EthicsDaily.com has posted several articles about the March 7 meeting between goodwill Baptists and Obama administration officials. It was a good meeting.
The Obama administration's summits were organized by the Office of Public Engagement and were addressed to a broader constituency, Prescott observes. (Photo: EthicsDaily.com)
I asked a couple questions during the meeting. The most important was a question I asked of Paul Monteiro, associate director of the White House Office of Public Engagement.
Monteiro had distributed a sheet that promoted 12 "White House Community Partnership Summits" that will be held at cities around the country from February to mid-July.
According to the handout, the day summits will "bring senior Obama Administration officials and Agency Staff from diverse policy areas together with civic leaders, business owners and other community stakeholders to discuss issues critical to each particular community, region and the nation."
He asked us to encourage members of our minister and clergy networks to attend one of the summits.
In my mind, these summits bore striking resemblance to the conferences that the White House Office of Faith-Based Initiatives hosted in politically strategic cities in 2004.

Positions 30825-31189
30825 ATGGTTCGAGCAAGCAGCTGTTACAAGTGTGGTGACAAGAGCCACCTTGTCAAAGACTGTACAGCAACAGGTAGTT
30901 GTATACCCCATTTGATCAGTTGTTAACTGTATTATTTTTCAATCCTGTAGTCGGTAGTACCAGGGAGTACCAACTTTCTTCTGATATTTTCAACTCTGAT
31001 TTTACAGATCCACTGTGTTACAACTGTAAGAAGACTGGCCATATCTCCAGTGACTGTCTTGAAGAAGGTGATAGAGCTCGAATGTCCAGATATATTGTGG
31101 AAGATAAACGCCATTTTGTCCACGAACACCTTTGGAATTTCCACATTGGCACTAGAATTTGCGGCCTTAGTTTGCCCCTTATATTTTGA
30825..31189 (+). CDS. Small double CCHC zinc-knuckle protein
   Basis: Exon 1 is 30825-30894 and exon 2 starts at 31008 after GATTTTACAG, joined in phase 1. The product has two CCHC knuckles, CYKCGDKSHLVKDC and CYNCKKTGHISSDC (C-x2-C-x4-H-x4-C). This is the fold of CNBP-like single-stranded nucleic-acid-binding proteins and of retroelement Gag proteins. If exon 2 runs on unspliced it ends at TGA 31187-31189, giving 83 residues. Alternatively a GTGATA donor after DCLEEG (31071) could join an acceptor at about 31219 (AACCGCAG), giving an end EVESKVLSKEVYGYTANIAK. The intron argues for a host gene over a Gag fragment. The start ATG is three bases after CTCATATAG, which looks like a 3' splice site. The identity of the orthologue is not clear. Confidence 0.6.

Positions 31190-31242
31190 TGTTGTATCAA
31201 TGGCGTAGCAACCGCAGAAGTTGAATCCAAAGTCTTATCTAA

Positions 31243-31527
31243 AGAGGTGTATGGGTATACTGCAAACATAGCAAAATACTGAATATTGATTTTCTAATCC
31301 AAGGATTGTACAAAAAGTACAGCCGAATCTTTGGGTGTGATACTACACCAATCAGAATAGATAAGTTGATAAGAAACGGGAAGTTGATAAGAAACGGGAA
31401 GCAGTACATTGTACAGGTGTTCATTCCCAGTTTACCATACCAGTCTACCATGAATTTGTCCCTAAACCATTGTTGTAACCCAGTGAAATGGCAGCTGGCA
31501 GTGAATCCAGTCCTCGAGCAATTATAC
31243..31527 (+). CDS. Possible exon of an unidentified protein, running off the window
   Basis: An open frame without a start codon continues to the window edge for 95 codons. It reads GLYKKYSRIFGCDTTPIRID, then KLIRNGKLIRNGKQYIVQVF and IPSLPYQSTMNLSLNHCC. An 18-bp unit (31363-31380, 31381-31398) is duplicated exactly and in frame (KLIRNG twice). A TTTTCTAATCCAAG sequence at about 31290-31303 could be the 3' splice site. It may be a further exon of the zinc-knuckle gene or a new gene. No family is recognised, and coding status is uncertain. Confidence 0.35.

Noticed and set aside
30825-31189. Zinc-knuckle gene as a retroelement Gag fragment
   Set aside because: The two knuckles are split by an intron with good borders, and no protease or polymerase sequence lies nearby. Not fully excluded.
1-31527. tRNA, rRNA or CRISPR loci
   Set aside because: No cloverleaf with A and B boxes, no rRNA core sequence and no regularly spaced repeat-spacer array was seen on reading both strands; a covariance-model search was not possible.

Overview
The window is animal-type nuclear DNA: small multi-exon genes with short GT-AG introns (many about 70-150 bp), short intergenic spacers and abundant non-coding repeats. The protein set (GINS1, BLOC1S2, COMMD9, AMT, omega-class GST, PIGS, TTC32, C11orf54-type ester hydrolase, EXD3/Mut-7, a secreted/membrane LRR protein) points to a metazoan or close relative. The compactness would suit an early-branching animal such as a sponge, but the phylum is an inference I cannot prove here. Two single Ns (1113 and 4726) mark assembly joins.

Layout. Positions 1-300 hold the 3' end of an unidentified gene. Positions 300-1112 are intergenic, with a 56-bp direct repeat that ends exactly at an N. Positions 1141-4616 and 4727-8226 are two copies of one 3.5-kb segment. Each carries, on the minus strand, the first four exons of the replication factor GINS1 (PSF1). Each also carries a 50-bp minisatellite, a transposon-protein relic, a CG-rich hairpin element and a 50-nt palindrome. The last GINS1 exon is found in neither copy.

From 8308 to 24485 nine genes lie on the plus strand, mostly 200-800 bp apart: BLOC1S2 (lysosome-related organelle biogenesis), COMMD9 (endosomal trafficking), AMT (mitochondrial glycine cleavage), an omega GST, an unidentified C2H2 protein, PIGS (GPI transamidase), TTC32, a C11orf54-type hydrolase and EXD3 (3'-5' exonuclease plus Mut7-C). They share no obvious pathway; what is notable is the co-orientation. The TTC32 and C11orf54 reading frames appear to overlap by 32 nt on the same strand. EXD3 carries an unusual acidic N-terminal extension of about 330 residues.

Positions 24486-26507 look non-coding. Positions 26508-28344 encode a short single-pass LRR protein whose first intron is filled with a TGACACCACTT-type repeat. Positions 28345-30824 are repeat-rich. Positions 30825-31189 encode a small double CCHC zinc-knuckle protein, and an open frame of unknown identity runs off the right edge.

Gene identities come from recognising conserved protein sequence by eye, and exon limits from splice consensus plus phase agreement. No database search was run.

David Kuo, in his book "Tempting Faith," described these conferences as a blatant effort to garner support from Hispanic and black religious leaders for then President Bush's re-election.
So blatant that an extra conference was added in the last days of the re-election campaign – in mid-October – in Miami.
I asked Monteiro to distinguish his summits from the 2004 conferences during the Bush administration for me.
Monteiro replied that his summits were not organized by the White House Office of Faith-Based Initiatives.
The summits were organized by the Office of Public Engagement and were addressed to a broader constituency.
He also said he was familiar with Kuo's book and knew that selections of host cities for the 2004 conferences had been based on polling data that indicated they would have maximum impact on Bush's re-election campaign.
He stated the selection for the 2012 summits was determined by requests for assistance from the communities themselves; there was no input from President Obama's re-election campaign and no polling data was consulted.
Monteiro indicated that, in his opinion, it would be illegal for his office to do what Kuo claims was done in 2004.
There is no doubt in my mind that the interaction between Obama administration policymakers and the public at these summits will be beneficial to both.
Personally, to avoid any appearance of impropriety, I think it would be wise to refrain from holding such summits during years when presidents are campaigning for re-election.
Bruce Prescott is executive director of Mainstream Oklahoma Baptists and president of the Norman, Okla., chapter of Americans United for Separation of Church and State. He blogs at Mainstream Baptist.
Editor's Note: To view a photo album of the meeting, visit EthicsDaily.com's Facebook page. To read the archived Twitter feed, go to #BaptistsatWH.